Not all relations were negative however. The English introduced tools such as hoes, spades, fences, iron kettles and fishing lines. Some smaller tribes found protection in the colonists and the relationships were prosperous for both sides.
Puritan oppression, including torture and imprisonment of many leaders of non-Puritan Christian sects, led to the (voluntary or involuntary) "banishment" of many Christian leaders and their followers from the Massachusetts Bay Colony. This impact of Puritanism on many new colonists led or contributed to the founding of new colonies—Rhode Island, Pennsylvania, New Jersey, Delaware, New Hampshire, and others—as religious havens that were created for those who wanted to live outside the oppressive reach of the existing theocracy. The power and influence of Puritan leaders in New England declined further after the Salem Witch Trials in Salem, Massachusetts, in the 1690s. Beginning as a trial of one or several self-avowed witches who admitted to practicing voodoo-type rituals with malicious intent, the trials ended with a number of innocent people being falsely accused, found guilty, and executed. Most of the magistrates never admitted fault in the matter, though Samuel Sewall, publicly apologized in later life.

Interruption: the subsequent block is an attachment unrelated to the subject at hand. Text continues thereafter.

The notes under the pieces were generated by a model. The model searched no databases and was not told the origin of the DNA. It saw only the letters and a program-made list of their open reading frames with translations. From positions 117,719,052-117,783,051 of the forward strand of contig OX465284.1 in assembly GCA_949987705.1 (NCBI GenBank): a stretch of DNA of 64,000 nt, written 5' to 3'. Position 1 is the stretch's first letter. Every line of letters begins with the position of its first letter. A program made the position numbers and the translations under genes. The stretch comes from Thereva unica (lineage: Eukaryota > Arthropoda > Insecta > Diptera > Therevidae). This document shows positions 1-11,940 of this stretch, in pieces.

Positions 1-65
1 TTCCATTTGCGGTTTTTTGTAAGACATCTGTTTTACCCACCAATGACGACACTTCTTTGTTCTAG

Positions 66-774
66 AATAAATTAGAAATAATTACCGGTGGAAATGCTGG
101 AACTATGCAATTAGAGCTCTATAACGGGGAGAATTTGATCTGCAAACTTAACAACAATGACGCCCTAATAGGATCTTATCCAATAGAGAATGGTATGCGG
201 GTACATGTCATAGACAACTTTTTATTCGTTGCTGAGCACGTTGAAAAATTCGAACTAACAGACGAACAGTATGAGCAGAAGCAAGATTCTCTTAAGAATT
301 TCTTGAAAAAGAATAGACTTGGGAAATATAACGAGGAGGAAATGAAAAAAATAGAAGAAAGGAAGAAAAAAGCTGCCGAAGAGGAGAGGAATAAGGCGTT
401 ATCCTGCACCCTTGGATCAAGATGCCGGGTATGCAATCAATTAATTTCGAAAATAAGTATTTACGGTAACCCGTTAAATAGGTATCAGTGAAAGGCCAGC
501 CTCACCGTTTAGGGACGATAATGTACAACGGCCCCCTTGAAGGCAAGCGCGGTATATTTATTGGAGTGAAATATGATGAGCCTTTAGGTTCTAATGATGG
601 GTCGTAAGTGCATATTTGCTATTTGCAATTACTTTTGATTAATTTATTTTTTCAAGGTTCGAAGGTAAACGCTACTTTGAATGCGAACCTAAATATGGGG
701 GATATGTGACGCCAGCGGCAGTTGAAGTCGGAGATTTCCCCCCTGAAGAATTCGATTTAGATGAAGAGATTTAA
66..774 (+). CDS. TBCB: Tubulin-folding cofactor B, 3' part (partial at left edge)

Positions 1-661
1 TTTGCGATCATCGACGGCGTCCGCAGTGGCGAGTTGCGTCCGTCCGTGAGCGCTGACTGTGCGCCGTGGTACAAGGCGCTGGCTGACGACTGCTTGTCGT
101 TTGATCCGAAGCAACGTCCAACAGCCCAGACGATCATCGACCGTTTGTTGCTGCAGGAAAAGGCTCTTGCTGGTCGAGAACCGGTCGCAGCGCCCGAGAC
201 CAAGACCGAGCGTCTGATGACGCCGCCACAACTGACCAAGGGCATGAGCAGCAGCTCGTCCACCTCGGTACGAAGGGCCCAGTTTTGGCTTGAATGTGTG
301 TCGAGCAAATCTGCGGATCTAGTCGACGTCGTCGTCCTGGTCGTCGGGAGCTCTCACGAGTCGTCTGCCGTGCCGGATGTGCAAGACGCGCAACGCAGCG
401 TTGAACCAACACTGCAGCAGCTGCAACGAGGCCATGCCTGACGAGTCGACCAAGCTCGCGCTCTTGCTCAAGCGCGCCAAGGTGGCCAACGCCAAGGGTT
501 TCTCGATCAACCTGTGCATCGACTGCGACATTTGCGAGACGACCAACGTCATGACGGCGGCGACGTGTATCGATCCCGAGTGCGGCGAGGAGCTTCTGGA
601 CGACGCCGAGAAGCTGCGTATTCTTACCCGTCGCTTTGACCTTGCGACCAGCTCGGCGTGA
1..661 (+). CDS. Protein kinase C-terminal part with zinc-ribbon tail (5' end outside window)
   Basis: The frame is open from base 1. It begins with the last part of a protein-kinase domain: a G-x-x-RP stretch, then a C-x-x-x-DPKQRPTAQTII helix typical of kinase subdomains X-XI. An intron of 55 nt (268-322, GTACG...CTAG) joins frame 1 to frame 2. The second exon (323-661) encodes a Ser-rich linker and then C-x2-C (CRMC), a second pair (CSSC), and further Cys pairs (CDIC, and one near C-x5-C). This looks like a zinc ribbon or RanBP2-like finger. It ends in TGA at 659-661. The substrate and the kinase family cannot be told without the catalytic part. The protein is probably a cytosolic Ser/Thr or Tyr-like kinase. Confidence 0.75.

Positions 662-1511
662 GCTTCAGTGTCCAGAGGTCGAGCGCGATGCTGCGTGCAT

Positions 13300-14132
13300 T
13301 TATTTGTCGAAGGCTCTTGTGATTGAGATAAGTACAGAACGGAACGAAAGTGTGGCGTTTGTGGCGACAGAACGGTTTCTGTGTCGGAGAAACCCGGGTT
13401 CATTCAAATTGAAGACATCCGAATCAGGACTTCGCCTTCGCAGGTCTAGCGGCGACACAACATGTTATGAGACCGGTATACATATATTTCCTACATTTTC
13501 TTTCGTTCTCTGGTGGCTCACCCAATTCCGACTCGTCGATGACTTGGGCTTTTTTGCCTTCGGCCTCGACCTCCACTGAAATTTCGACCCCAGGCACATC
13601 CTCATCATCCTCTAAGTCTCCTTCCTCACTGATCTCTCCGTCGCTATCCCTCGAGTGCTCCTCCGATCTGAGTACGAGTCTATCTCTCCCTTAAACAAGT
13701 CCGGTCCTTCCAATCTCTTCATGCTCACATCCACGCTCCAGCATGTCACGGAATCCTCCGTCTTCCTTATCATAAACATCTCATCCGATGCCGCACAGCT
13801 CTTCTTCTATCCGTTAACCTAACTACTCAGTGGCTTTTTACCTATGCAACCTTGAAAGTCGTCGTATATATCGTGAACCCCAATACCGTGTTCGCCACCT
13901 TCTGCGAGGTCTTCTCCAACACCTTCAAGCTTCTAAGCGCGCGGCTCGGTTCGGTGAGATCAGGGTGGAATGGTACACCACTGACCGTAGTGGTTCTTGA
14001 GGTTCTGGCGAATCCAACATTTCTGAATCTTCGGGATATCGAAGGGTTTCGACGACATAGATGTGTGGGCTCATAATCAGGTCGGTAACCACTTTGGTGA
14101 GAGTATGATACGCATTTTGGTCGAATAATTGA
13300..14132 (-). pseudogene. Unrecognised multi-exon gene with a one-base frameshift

Congregational Churches also trace their lineage back to the Puritans. One example is the Congregational Christian Churches (CCC) denomination in the United States (which merged with the Evangelical and Reformed Church in 1957 to form the United Church of Christ). The CCC is the direct descendant of New England Puritan congregations, although in the early 19th century a few of these old congregations adopted Unitarianism.
Another example is the United Reformed Church in England and Wales (the modern URC also has congregations in Scotland, but its southern components—the Congregational Church in England and Wales and the Presbyterian Church in England—partly descend from Restoration Dissenters).
A number of contemporary Unitarian congregations in New England such as The First Church in Salem (founded 1629) and The First Parish in Cambridge (founded 1632) also trace their roots back to English and New England Puritan congregations. These claims must be considered on a case-by-case basis, however, since the process by which the congregations "became" Unitarian were not in all cases completely voluntary. The Unitarian Controversy in the Greater Boston area not only affected Harvard's confessional affiliation, but saw splits among congregations that amounted to hostile internal takeovers in some cases. Where the founding covenant that defined the original church was Trinitarian the Unitarian claim is patently unsupported. The split in the Dedham church, taken to court, set up a "First Parish" (Unitarian) and "First Church" (Congregational/Trinitarian) there; this was used as a precedent in other towns and the nomenclature is still used (and often misunderstood) today.